Doug Aitken in Rome
I went to Rome for a flying visit last week, for the opening of Doug Aitken’s new film installation and performance Frontier (curated by Francesco Bonami, it’s the third commission for Enel Contemporanea). I hadn’t been to the city in years, though, when I was about 20, I lived there for a while and loved it. Even so, I had forgotten precisely how weary and magnificent it is – the very air seems varnished. I went for a walk and kept getting lost; I thought I knew my way around, but was constantly disoriented. Birds (swifts? swallows? bats?) were flinging themselves across the twilight blue of the sky in the kind of intricate choreographed formations Busby Berkley might have liked; infinite Baroque churches were lit up by the fading gold-tipped rays of the sun, every side street promised a journey towards a piazza of absurd, melancholic beauty and the sound of the gridlocked traffic was deafening (why do people toot their horns when no-one can move?). How can a city look this good, be this fascinating, and still, despite its chaos, function with such boundless charm? Hackney it ain’t. (But at least we don’t have that dangerous clown Silvio Berlusconi running the show; Italians seem to both deplore and reward his ludicrous shenanigans in equal measure.)
Doug’s piece was the perfect complement to my struggling memory. Staged on the tip of an island in the middle of the Tiber after the sun went down, the immersive experience that is Frontier takes place in a roofless, minimalist structure, interrupted by small, glowing windows, within which a frieze of filmed scenes shot in Rome, Los Angeles, Israel and South Africa (although you’d be hard-pressed to know which was which) drift across multiple screens. The film follows (if that’s the word for such a meandering, enigmatic journey) a Hollywood-handsome Ed Rusha wandering through urban wastelands and modern-day ruins, sitting in a cinema, looking up at buildings, gazing out on a prairie or being absorbed in the shadows formed by a tree. He appears both wholly absorbed in his own thoughts, and aware of everything going on around him which he observes with the inscrutable gaze of a modern day, west coast Buddha; it’s hard to imagine he was directed. Various characters wander in and out of shot: a couple sleeping, a man reading a book, people strolling across a soulless square; at one point a cowboy emerges from an inky, misty gloom to crack his whip and the image dissolves suddenly to focus on a house of cards tumbling into darkness which, in turn, dissolves into an ominous scene of young men running wildly, as if scattering after a crime, through mist. Despite these occasional intimations of violence or unrest, the overall mood is one of intense, often languid, concentration; no one talks – how could they, absorbed as they are in such an environment?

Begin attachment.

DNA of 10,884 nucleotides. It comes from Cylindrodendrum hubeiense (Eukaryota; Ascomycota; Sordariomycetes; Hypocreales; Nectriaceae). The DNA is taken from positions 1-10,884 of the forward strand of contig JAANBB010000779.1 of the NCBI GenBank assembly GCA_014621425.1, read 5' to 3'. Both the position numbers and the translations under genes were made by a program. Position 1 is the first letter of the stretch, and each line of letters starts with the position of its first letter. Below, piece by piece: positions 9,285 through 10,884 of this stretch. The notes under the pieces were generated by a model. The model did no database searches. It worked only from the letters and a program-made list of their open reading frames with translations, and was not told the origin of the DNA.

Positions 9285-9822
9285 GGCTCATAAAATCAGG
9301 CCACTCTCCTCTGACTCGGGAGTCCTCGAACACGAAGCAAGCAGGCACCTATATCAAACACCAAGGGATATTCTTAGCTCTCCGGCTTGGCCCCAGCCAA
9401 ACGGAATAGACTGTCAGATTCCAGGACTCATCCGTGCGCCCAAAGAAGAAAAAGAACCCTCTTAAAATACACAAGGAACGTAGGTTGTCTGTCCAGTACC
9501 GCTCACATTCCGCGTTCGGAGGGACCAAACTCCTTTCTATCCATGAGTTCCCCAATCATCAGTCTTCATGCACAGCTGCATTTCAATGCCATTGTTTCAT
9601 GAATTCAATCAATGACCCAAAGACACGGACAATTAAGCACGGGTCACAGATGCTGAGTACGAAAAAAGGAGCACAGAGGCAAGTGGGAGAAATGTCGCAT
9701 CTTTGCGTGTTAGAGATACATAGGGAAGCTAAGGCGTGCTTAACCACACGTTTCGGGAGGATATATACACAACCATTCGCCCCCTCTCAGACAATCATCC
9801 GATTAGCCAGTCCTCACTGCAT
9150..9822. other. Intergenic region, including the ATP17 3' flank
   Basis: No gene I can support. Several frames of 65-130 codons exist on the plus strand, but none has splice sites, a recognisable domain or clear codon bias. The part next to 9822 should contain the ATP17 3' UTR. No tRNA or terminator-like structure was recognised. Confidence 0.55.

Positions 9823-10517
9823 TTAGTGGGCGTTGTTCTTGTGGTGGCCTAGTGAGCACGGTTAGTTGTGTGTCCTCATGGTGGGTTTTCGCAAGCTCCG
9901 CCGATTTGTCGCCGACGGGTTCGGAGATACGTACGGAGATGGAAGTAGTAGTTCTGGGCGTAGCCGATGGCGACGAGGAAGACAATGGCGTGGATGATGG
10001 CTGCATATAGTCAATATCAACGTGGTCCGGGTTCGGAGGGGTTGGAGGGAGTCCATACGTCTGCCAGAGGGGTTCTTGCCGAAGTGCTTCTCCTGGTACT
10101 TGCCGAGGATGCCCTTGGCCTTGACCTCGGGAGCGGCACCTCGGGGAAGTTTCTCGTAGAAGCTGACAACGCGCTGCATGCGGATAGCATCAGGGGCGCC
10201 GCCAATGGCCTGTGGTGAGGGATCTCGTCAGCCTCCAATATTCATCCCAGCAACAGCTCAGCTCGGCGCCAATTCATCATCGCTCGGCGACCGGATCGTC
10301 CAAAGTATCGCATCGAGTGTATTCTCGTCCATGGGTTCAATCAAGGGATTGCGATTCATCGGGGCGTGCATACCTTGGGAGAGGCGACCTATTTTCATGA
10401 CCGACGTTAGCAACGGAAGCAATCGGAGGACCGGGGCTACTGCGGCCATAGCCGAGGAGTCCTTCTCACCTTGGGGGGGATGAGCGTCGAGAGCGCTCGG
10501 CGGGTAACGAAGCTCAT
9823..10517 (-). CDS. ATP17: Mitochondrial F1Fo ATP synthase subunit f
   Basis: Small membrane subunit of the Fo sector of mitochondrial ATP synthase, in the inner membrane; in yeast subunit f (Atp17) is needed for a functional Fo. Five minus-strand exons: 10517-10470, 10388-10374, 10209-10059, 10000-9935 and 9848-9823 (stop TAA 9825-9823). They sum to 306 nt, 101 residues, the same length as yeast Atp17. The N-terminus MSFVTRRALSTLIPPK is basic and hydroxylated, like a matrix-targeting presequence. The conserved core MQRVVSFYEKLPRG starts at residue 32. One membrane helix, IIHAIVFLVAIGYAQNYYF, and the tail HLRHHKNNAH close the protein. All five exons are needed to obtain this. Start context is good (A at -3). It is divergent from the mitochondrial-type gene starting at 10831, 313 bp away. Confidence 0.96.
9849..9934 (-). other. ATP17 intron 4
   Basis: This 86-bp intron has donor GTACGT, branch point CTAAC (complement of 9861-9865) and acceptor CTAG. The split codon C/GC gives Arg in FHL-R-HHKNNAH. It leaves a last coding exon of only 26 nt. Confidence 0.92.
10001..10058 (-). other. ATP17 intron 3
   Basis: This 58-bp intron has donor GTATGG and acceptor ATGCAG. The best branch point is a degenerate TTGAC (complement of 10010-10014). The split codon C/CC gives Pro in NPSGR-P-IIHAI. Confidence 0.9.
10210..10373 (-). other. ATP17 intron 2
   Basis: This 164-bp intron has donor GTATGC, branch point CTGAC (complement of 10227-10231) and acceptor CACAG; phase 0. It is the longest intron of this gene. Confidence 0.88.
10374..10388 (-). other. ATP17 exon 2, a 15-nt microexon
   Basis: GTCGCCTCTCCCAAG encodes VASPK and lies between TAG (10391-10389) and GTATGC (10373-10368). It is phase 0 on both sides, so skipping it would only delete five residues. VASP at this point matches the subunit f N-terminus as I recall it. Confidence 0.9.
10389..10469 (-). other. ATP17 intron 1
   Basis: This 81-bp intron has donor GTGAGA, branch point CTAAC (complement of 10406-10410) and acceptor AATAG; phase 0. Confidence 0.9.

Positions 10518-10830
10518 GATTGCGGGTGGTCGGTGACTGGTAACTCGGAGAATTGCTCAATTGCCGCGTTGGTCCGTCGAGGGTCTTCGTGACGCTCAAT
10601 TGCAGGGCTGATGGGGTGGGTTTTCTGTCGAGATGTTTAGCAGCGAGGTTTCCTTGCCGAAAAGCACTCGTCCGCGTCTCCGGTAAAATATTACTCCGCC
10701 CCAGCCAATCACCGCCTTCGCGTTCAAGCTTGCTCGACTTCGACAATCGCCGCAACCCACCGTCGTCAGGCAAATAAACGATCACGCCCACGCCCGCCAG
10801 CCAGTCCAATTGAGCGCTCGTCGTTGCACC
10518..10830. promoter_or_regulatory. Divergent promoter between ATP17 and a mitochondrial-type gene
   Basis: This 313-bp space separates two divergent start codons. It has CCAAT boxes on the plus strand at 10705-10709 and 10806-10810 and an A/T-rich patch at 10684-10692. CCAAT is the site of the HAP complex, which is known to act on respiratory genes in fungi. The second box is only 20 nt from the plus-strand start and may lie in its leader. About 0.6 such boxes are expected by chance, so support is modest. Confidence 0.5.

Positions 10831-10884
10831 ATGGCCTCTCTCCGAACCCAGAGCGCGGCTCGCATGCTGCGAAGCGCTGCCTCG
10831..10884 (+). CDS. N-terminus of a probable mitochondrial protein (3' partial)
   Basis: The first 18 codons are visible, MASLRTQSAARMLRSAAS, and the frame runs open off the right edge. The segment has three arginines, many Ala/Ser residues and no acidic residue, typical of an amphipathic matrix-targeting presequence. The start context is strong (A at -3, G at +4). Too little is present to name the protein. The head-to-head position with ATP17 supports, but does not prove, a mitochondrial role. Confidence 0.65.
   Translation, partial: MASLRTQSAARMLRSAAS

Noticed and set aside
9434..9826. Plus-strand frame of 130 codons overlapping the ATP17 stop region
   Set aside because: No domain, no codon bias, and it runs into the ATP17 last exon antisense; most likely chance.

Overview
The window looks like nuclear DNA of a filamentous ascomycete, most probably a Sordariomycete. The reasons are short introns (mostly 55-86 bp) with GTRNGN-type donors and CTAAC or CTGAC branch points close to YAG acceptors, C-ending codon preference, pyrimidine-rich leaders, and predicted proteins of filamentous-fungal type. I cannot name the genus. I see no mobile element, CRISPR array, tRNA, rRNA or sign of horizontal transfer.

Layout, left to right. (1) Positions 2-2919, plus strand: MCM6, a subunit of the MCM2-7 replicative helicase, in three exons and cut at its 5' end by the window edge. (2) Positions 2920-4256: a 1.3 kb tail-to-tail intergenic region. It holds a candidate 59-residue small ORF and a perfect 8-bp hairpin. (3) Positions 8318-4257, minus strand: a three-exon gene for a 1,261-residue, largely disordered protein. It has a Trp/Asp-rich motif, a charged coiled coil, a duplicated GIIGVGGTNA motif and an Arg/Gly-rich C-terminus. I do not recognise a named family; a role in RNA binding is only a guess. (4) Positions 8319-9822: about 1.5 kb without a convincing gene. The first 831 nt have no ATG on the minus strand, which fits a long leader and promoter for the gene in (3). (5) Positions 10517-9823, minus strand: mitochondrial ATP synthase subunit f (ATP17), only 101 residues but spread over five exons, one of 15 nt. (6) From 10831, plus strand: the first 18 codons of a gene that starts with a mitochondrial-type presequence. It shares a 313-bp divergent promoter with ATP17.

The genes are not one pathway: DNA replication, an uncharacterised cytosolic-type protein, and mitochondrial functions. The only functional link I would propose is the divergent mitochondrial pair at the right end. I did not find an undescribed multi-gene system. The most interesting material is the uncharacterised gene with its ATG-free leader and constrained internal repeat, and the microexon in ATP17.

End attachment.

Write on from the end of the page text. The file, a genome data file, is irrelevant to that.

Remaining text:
Gorgeous swathes of intense colour wash across the screen: deep red material appears to billow; the mid-west sky is stained a perfect, faded denim-blue; the inky patterns of book type explode in close-up after an image of a man reading. The soundtrack adds to the sense of vague, disjunctive hallucination; it’s an impressionistic sound collage, comprising repeated snatches of the piano, drums and horns from a Billie Holiday track; water dripping and wind blowing; machines; the whirring of film running through a projector; footsteps and tap-dancing; the strains of music from the Middle East; and ominous repeated chords and tones that increase and decrease in urgency. When I saw it, the film was accompanied by live performances that included young men whip-cracking, tap dancing and playing instruments, and a woman, as imperious as a statue, standing in the middle of the ‘Coliseum’ calling what sounded like a sort of operatic cattle auction. To say any of this seemed incongruous in Rome is beside the point; this is a city familiar with the vagaries of invasion. The film ends where it began; with Ruscha sitting in a cinema, observing images flickering on a screen.
If Frontier is about one thing – although reducing this complex work to a simple idea is a little like trying to hum Wagner – I’d say it’s about the panoramic vagaries of memory and the minutiae of the details that created the way we think of the past; after all, for a memory to be made, and before the inevitable distortions that time heaps upon it, it first has to be lived and living is a visceral, as well as a mental activity (we sometimes have to be reminded of this). An undercurrent of Frontier tugs at some deceptively simple questions: at what point do fiction and documentary merge? At what moment do we begin to create fictions of our own lives? When do frontiers become absorbed into the very areas they’re demarcating?
We live through time and all we’re left with is impressions and objects. Neither are flimsy or – weirdly despite the absence of the moments, the people, the emotions that created them in the first place – ever fleeting. Doug once said in an interview he did with Ed Ruscha that we ran in frieze that ‘not being concerned with time is the most difficult thing that were confronted with.’ I second that emotion.